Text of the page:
- September 13, 1986
- Fia World Endurance Championship
- Toyota Gazoo Racing
Kamui Kobayashi is a racing driver from Japan who is best-known as a former Formula 1 driver. He recorded 75 F1 starts between 2009 and 2014 with three different teams - Toyota, Sauber and Caterham, not scoring notable results, just one podium.
In recent years, he's most active in sports car racing, including several participations at 24 hours of Le Mans, finishing best in the second place three times (in 2016, 2018 and 2019). In 2017, he broke the all-time lap record at Circuit de la Sarthe in a Toyota TS050 Hybrid.
In January 2019, Kobayashi has won Daytona 24 Hours in his first attempt, sharing Wayne Taylor Racing's Cadillac DPi with Fernando Alonso, Renger van der Zande and Jordan Taylor. A year later, he repeated a victory with the same car, sharing it with Renger van der Zande, Ryan Briscoe and Scott Dixon.
Successful period in karting
Born in Amagasaki at Honshu island, Kamui made his first steps in racing as a 9-year-old, competing in the various karting championships in Japan. On his debut, he finished 3rd at SL Takarazuka Cadet Tournament, while in 1997 Kobayashi won SL All Japan Cadet Championship. He stayed in karting until 2001 and won many titles, including All Japan S Stock D class Tournament in 1999 and in 2000, he won All Japan Junior Kart Championship and Suzuka Kart Championship.
In 2001, after winning ICA All Japan Kart Championship title, Kamui earned Toyota Racing School scholarship and in 2002, he debuted in Formula Toyota Series. The year of 2003 was the first full-time season for Kobayashi in the series and he did very well, finishing 2nd, with two wins out of 10 races.
Departure to Europe
Japanese driver moved to Europe in 2004 and as a member of Prema Powerteam, he competed in three Formula Renault 2000 championships. He appeared as a guest in German and Netherlands championship and he also appeared at the Italian championship. Kamui finished 7th overall after he has won 2 out of 17 races.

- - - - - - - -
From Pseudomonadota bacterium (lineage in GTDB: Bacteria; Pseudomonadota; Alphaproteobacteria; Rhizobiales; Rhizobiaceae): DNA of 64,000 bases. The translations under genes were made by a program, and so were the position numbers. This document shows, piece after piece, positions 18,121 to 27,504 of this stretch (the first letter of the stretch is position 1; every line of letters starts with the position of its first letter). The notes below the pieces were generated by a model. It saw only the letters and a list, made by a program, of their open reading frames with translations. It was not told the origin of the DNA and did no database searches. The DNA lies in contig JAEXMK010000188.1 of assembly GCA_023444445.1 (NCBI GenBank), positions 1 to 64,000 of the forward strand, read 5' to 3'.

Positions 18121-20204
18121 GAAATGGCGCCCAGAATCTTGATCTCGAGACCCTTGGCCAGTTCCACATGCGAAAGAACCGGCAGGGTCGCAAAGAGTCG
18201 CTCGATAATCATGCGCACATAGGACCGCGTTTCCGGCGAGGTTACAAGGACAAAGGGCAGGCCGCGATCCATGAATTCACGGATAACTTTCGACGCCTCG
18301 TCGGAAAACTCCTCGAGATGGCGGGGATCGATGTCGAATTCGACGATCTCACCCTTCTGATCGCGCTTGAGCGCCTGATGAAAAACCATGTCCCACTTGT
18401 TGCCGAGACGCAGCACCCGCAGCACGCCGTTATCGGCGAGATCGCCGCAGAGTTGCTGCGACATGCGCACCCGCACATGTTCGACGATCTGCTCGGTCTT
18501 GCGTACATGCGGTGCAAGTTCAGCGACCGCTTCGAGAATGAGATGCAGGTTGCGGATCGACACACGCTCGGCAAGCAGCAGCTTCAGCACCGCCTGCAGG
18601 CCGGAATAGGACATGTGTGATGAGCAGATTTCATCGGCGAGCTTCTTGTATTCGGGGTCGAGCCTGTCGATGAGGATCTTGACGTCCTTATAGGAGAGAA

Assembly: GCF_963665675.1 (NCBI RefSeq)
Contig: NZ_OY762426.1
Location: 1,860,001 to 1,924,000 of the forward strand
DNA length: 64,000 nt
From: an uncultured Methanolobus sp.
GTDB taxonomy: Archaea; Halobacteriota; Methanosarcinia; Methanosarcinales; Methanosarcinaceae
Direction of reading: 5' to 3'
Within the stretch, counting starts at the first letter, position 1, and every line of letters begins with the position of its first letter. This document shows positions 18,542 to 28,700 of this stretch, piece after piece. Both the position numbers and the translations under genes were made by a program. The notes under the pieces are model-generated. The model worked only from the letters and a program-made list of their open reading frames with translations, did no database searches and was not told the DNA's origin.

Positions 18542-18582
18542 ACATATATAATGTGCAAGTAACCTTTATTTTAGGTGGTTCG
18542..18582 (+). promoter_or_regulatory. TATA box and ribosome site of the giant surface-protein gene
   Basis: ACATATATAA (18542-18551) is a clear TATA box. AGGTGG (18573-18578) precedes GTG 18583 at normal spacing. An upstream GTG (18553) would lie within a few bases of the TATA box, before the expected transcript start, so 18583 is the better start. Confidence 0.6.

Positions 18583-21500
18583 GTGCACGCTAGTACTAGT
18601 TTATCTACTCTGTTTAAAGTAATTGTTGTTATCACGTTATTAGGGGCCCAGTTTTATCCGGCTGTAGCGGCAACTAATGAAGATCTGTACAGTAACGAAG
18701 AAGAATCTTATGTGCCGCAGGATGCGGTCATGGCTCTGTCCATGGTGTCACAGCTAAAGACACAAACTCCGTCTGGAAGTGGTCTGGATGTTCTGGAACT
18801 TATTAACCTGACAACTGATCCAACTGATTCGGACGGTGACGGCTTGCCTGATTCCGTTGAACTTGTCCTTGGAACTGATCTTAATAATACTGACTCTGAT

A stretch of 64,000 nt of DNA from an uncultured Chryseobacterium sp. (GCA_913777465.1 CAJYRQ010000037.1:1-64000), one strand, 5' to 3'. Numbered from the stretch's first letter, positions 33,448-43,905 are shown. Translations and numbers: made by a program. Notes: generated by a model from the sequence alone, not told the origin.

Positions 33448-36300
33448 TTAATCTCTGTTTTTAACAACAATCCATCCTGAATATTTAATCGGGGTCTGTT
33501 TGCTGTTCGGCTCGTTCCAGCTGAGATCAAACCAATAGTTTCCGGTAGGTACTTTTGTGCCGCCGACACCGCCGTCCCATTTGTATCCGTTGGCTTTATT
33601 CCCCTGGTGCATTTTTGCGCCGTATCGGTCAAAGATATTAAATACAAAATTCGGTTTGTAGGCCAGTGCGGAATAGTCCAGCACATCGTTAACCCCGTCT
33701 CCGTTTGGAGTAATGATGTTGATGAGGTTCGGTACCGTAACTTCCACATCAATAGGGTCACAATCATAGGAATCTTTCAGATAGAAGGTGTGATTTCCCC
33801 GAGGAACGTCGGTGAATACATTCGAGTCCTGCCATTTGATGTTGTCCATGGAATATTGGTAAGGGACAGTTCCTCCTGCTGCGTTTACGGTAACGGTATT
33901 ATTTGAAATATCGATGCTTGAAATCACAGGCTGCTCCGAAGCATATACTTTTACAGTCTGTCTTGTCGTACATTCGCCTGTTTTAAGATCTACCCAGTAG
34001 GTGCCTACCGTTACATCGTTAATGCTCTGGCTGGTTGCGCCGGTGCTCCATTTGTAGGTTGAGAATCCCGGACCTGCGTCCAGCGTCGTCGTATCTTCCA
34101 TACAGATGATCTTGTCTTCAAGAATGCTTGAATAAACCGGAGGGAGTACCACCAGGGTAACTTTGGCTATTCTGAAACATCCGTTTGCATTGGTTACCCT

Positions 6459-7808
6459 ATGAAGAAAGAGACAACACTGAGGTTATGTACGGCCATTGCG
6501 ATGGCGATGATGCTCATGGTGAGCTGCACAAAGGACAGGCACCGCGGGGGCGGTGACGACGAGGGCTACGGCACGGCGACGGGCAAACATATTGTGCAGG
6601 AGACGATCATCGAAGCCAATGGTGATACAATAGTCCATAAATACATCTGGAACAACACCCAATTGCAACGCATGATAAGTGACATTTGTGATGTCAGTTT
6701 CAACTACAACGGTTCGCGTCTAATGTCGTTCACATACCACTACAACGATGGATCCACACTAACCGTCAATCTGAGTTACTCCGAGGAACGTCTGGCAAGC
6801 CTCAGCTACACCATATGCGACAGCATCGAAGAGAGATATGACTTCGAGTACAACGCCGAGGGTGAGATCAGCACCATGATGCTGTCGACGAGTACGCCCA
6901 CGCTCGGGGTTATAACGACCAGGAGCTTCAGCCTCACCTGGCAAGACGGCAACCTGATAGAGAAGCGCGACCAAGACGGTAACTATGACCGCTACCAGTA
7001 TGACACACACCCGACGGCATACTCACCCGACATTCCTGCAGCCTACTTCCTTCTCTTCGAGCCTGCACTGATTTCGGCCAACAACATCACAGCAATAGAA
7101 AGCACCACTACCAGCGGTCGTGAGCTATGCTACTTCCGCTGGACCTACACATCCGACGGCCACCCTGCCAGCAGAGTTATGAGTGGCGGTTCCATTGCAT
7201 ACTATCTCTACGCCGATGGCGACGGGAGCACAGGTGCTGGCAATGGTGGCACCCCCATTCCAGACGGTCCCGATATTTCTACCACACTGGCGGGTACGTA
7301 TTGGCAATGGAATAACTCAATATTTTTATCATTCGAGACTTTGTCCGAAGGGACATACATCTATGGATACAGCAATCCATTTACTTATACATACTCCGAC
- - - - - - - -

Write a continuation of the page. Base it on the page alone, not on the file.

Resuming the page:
Kobayashi won two titles in 2005
In 2005, Kobayashi won two titles driving for Prema Powerteam. In Formula Renault Eurocup he won 6 out 16 races and took the title eight points ahead of Michael Ammermuller while in the Italian Formula Renault 2.0 he missed two races, but still managed to grab the crown. Kobayashi won 6 out of 15 races and again left Ammermuller as a runner-up, this time by a margin of 24 points.
Toyota F1 team reserve driver
Formula 3 Euro Series was the next stop for the Japanese. Driving for ART Grand Prix team, Kamui finished 8th in the standings, having 3 podium finishes from 18 starts. He stayed in the series for another year and finished 4th in 2007, with one win and a total of seven podium finishes. Before the end of the year, Kobayashi was named as Toyota Formula 1 team's reserve driver and a test driver for 2008 and 2009, replacing Franck Montagny.
GP2 Series and Formula 1 debut
Driving for DAMS, Kobayashi became the GP2 Asia Series champion for the 2008/2009 season scoring two wins out of 11 races, but in the GP2 Series, the results weren’t so good. In 2008, he finished 6th in the standings and in 2009 Kamui dropped to the 16th place.
However, later in 2009 Kobayashi unexpectedly got a chance in Formula 1, replacing injured Timo Glock. Kamui debuted at the Brazilian Grand Prix in which he took the 9th place while in Abu Dhabi Kobayashi earned his first points finishing 6th.
Solid results scored during three years with Sauber
Toyota withdrew from Formula 1 in 2010 and Kobayashi had to find a new engagement. He signed with Sauber with which he spent three years. The beginning wasn’t so good. He retired from five out of six races. Later in the season, the results started to improve and Kobayashi at the end was 12th in the standings with 32 points.
He managed to pick points in six consecutive Grand Prix races with a 5th position in Monaco as a highlight.
For the third time in a row, Kobayashi finished 12th in the Drivers’ Championship in 2012. The year was marked with many ups and downs but Kamui was still very happy because he had three Top 5 finishes and for the first and last time in his F1 career Kobayashi scored a podium finish, taking the 3rd place in the Japanese Grand Prix.